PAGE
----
Jose Valdes

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Jose Valdes
JoseValdes jazzpiano.jpg
circa 2009
Background information
Birth name Jose Angel Valdes
Born (1957-08-04) August 4, 1957 (age 60)
Chicago, Illinois, U.S.
Genres Latin jazz
Occupation(s) Musician, bandleader, composer
Instruments Piano, organ
Years active 1968–present

Jose Angel Valdes (born August 4, 1957) is a Latin jazz pianist and bandleader.


Early years[edit]

His father, Jose Valdes, was born in San Carlos, Tamaulipas, Mexico and was his first musical influence. His late mother, Elena Valdes, was from Mérida, Yucatán, Mexico. His father's uncles were Norteño (music) musicians that played accordion and guitar. The oldest of three children, Valdez grew up on the south side of Chicago. The musical influence from his father came as a result of his listening to jazz and be-bop records along with Mexican music. His mother preferred classical music, in particular waltzes by Johann Strauss II.

Valdez started piano at age six in elementary school, where he was taught by a nun.[1] His choice of piano was partially influenced by the pianists he saw on television, such as Steve Allen, Liberace, Oscar Levant and Lawrence Welk. He discovered the organ while shopping at Sears with his parents. He taught himself the Magnus chord organ library of books. The organ had 12 chord buttons and a 3-octave keyboard which he played for two years. When he was eleven, his parents bought him a Hammond organ. He took lessons at a store in downtown Chicago with Paul Renard, who became the author of The Music Dynamics Method for Sight Reading, staff organist for Hammond, and co-inventor of the electric piano.[citation needed]

Valdez learned alto saxophone and became a member of the Bass Public School-Chicago concert band. During his years at the St. Rita of Cascia High School in Chicago, he was involved in the marching and stage bands. While playing alto sax with the stage band, he continued to practice at home on the organ. He attended DePaul University, where he concentrated on composition.

Professional work[edit]

In 1972 he joined a soul music band known as Purple Sunshine. During the next year he started his first Latin band, Los Diamantes Negros. In both bands he played Hammond organ and Fender Rhodes electric piano. In high school, he doubled the band's membership to eight. Valdez wrote charts, transcribed, and arranged music and acted as bandleader. His favorite musicians included Edgar Winter, The Brecker Brothers, Grand Funk Railroad, Sly and the Family Stone, and the Latin music acts Gran Combo, José José, and the Fania All-Stars. Through his college years, he performed with his band at venues in Chicago.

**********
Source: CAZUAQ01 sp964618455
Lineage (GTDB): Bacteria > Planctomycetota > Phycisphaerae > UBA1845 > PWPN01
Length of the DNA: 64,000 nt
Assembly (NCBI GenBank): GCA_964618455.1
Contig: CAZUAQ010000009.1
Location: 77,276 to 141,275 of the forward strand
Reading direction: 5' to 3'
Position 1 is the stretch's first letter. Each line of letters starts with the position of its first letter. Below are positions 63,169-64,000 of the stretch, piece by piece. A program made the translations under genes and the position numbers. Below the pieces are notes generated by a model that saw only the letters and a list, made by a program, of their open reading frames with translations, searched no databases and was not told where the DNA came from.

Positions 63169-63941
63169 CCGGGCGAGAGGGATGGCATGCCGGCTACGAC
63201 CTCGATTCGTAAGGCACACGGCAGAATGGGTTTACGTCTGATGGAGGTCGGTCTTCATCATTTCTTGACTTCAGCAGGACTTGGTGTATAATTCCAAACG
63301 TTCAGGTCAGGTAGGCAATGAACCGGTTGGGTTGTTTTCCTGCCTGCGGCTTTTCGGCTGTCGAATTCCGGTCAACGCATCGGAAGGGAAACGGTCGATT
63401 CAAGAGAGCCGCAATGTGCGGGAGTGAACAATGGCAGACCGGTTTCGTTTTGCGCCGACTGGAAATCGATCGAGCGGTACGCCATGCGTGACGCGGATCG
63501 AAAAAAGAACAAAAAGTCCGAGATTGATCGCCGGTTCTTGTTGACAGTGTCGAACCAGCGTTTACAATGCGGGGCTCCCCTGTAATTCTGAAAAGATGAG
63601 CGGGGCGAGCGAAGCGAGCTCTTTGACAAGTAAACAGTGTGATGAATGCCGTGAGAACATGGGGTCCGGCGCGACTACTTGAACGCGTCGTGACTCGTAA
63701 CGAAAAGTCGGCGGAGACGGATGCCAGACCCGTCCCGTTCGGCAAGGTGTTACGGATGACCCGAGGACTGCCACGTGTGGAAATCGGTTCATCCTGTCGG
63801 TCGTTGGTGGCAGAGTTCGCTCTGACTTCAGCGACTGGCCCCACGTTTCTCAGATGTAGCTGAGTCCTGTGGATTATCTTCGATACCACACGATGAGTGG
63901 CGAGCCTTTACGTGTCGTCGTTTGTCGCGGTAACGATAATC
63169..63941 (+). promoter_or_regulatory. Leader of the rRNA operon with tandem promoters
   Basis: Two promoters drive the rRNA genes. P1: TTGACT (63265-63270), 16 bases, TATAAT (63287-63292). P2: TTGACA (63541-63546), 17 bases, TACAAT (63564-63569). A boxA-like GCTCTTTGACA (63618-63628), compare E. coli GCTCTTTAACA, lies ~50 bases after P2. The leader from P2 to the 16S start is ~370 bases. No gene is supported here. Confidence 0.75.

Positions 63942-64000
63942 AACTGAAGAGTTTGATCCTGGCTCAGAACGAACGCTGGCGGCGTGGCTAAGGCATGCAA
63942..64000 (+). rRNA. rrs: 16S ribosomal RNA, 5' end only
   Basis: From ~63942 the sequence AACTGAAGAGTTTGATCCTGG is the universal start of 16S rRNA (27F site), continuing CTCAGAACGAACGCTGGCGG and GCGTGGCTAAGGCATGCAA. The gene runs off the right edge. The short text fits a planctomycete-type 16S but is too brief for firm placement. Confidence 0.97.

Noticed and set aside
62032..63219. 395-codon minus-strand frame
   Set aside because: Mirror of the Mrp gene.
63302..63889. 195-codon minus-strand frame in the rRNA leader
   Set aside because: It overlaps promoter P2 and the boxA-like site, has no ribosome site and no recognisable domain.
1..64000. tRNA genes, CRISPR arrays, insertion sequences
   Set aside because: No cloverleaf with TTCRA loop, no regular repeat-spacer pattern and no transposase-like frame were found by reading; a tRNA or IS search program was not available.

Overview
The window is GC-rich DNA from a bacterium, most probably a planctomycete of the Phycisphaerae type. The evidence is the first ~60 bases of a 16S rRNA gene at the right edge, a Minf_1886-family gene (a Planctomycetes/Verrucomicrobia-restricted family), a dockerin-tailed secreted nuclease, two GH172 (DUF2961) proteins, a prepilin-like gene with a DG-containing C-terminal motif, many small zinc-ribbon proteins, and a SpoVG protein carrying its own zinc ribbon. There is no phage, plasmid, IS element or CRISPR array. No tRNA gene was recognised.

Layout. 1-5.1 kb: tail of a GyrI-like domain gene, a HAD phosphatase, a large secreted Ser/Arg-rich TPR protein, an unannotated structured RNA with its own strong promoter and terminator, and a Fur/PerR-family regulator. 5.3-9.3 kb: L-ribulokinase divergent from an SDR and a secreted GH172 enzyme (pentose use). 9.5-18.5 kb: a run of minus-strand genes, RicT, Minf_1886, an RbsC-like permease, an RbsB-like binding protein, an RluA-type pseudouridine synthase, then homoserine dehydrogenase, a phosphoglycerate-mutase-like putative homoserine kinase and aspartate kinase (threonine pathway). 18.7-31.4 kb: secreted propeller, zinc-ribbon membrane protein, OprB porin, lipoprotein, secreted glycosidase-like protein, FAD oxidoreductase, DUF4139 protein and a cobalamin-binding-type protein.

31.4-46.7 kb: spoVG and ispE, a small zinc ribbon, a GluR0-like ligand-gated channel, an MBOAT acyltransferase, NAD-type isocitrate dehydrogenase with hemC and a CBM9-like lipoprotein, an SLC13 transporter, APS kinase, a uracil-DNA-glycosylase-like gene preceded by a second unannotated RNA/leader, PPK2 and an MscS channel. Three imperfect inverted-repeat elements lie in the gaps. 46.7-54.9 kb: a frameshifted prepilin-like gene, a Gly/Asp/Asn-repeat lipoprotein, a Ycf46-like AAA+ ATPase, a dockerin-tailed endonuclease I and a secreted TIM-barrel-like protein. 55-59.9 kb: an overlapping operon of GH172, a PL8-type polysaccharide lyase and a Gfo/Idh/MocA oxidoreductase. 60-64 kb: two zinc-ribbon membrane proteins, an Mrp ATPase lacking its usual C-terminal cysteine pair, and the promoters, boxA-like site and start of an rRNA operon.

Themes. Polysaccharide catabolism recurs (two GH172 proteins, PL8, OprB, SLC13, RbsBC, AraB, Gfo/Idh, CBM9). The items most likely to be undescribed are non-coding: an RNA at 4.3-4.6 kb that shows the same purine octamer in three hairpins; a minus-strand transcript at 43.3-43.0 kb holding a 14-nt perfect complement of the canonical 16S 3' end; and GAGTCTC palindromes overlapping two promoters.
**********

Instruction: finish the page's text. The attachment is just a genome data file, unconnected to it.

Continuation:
After college, he toured as a member of the forty-five piece band Topaz. Returning to Chicago, he worked as a freelance musician and at Fields Piano Company. He performed five nights a week at restaurants, accompanying a singer and guitarist who played commercial music such as Elvis Presley and Neil Diamond. In 1985, he started playing with local Latin bands, then two years later joined La Confidencia with Mike Rivera and Angel Melendez.

He established Valdez Music Productions (VMP) in 1992 and created the bands Latin Jazztet, Mambo All Stars, Jazz Facets, and the International VMP Orchestra with Tito Carillo, Chuck Desormeaux, Sonia Perez, Luis Rosario, and Cal Drake. These groups performed at the Chicago Jazz Festival, Detroit-Montreaux Jazz Festival, and the Hennessy Jazz Search in New York City.

He was pianist for a band that combined combined Latin rhythm with music by Dave Brubeck and John Coltrane. The band consisted of Cal Drake, Chuck Desormeaux, Tito Carrillo, Rey Reyes, and Joe Frau.[2] He formed the group Mambo Zombies with Desormeaux and Rosario and recorded three albums beginning in from 2006 to 2008.

In 2015 he performed in Chicago as Jose Valdez and the Mambo All-Stars, with Fred Cantut, Ian Letts, John Mose, Frankie Ocasio, Nathan Rodriguez, Luis Rosario, and Sonia Perez. Valdez has worked with Jose Fajardo, Eddie Palmieri, Tito Puente[1], Paquito D'Rivera, Armando Manzanero, Nelson Ned, and Catherine Whitney.


  • Mambo Zombies (2006)
  • Southside Christmas (2006)
  • MZ 3 (2008)


  1. ^ a b Fennimore, Jack (20 August 2015). "Jazz in the Park: Questions for Jose Valdes and Mambo All-Stars". Urban Milwaukee. Retrieved 17 November 2017. 
  2. ^ Reich, Howard (10 February 1997). "Pulsating: Jose Valdes' Latin Jazztet An Ensemble On The Rise". tribunedigital-chicagotribune. Retrieved 17 November 2017. 

External links[edit]